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Not your father's sex shop

Adult stores are trying to go mainstream because they have realized America loves the products but hates the dark, dank stores staffed by questionable characters.
/ Source: contributor

TEMPE, Ariz. — I am taking lessons on sexual lubricants from Trista Windels, and it’s disconcerting. 

Windels is a pretty, waifish 19-year-old blonde with startling green eyes who was raised in the tiny town of Detroit Lakes, Minn. I am older than her own father. Yet despite her growing up on a dairy farm and never having seen sex lube before last year, she has already told me at least three things (mostly having to do with the sensual opportunities presented by silicone) I didn’t know before beginning my training as a salesperson in the Fascinations “romance superstore” here.

I'm temping at the store to experience what it's like to peddle erotic goods for a living and find out who's shopping for them. At the moment, though, I am in the back stock room with my five fellow trainees, all under 25, all of whom have decided working in an adult store selling toys, lotions, lingerie, porn and bondage gear would be a great way to make some money. None of them are fazed by the idea. Not one bit.

In fact, if it weren’t for the shelves and boxes full of penis-shaped vibrators, a row of floggers and stacks of DVDs with titles like “The DaVinci Load,” Windels’ lecture could easily be taking place in the back room of a Nordstrom or a Lowe’s or a village antique store, for that matter. "This whole store is about customer service,” she drills between sips of Red Bull.

Wear your uniform (maroon polo shirt, black or khaki pants and black shoes) whenever you are on the floor. Name tags always. No freaky piercings that show. Be professional. We are, Windels tells us, “romance consultants.”

The message is clear: This is not your father's sex shop. It certainly doesn’t look like those old, scary joints. There’s a big, well-lit parking lot out front. The corporate headquarters of T.W. Lewis, a luxury home builder, sits next door. The rest of the street has mini-malls, a Wal-Mart, a Quiznos.

Satisfied customers
Inside, the 11,000-square-foot store, run by manager Rachel Miller, is white-glove clean and brightly lit. Except for the merchandise it appears to be like any other business in any other heavily stuccoed mecca of suburban consumer culture.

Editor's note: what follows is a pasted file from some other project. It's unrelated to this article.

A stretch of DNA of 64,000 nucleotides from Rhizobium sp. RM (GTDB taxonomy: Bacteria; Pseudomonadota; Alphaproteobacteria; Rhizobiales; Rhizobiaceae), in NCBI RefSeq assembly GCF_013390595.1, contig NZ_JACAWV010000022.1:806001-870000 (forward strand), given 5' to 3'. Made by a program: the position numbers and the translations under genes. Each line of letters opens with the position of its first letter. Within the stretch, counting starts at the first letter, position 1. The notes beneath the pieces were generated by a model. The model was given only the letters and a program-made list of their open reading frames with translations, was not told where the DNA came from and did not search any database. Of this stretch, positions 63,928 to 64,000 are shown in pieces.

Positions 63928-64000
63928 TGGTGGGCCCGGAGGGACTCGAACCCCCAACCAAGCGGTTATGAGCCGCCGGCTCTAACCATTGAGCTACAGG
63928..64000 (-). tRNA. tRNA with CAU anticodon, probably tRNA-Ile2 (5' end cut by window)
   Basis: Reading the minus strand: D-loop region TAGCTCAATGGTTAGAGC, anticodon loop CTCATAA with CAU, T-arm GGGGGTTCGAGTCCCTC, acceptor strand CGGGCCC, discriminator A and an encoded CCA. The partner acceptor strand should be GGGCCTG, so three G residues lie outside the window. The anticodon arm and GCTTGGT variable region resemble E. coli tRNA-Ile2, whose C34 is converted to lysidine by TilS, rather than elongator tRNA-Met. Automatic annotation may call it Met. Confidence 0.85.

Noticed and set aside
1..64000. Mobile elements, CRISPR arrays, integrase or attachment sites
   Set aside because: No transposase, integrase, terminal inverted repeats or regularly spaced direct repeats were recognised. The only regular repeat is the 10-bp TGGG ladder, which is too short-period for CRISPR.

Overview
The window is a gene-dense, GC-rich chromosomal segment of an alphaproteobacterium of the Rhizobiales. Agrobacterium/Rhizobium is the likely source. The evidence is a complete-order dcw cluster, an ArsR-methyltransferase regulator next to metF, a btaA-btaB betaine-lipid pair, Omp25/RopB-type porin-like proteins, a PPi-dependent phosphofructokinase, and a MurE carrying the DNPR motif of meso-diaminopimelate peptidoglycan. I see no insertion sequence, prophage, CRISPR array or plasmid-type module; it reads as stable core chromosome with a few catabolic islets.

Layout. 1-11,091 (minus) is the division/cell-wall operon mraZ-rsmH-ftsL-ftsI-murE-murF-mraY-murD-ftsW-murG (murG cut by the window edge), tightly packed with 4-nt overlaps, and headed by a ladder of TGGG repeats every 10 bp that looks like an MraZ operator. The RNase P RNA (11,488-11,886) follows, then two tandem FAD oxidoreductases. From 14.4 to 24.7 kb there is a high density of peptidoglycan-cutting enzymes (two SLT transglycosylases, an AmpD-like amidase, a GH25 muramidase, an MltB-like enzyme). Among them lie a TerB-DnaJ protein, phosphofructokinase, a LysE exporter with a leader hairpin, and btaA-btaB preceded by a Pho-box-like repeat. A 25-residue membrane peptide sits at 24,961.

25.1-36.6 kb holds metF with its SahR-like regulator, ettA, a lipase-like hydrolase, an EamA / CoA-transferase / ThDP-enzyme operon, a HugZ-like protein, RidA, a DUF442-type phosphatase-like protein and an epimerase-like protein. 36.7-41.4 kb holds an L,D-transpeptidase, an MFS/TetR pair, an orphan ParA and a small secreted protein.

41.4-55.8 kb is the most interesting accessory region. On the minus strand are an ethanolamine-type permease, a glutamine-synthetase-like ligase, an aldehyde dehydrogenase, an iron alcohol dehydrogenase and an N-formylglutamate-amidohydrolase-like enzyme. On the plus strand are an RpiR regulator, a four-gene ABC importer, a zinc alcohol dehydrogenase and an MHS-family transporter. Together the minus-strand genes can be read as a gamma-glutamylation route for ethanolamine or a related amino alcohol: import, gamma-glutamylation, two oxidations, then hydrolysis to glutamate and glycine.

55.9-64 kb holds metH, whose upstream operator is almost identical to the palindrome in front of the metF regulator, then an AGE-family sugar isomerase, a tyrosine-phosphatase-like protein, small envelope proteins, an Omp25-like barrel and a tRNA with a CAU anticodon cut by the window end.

Which is precisely the idea. Adult stores — including chains with names such as Priscilla's in the heartland states, Hustler Hollywood in urban centers, and soon-to-open franchise outposts of the Adam & Eve mail-order empire — are trying to go mainstream because they have realized America loves the products but hates the dark, dank stores staffed by questionable characters.

And though it is little acknowledged, that strategy is succeeding. While nobody seems to keep a reliable count, industry insiders say the trend is up, evidenced, for example, by the fact that Fascinations already has 14 stores, with more on the way. Adam & Eve is hoping to open 27.

Shoppers aren't just the stereotypical dirty old men. “Sixty-four percent of our customers are female,” Windels tells us. “Fifty-eight percent are in a committed relationship. Twenty-one percent are dating, and 40 percent are college-educated.”

Still, when Windels takes us out onto the floor to begin our merchandise training, I can’t help thinking that if this is mainstream, we’ve taken a few twisty bends. 

“BDSM [bondage and sadomasochism] DVDs do not generally have sex in them,” Windels, who has a rather restrictive definition of “sex,” explains as we wander the video aisles. “I did not know that, and then I rented one and was scared out of my mind.” She points out a few customer favorites. “Belladonna’s ‘My A** is Haunted.’ That’s a good one.”

The thrill of a new toy
When we turn to the toy section she explains how each one works, what it’s used for and who buys it. Pros and cons of each model are discussed. Usually we get the idea right away — most sex toys aren’t complicated. But certain models do confuse us and when Windels explains them her clarification is often some variation of “OK, now this goes in your butt.”

We have other questions: How, exactly, do adjustable nipple clamps work? Do people really use the Violet Wand, a static electricity generator and the store’s most expensive item at $449? (Yes, usually practitioners of BDSM.) What should we tell customers about the scented love oils? Are they edible?

An entire wall is filled with at least a hundred different vibrators. Glass cases contain stainless steel and glass dildos. Another wall has every conceivable kind of lubricant with flavors from several food groups.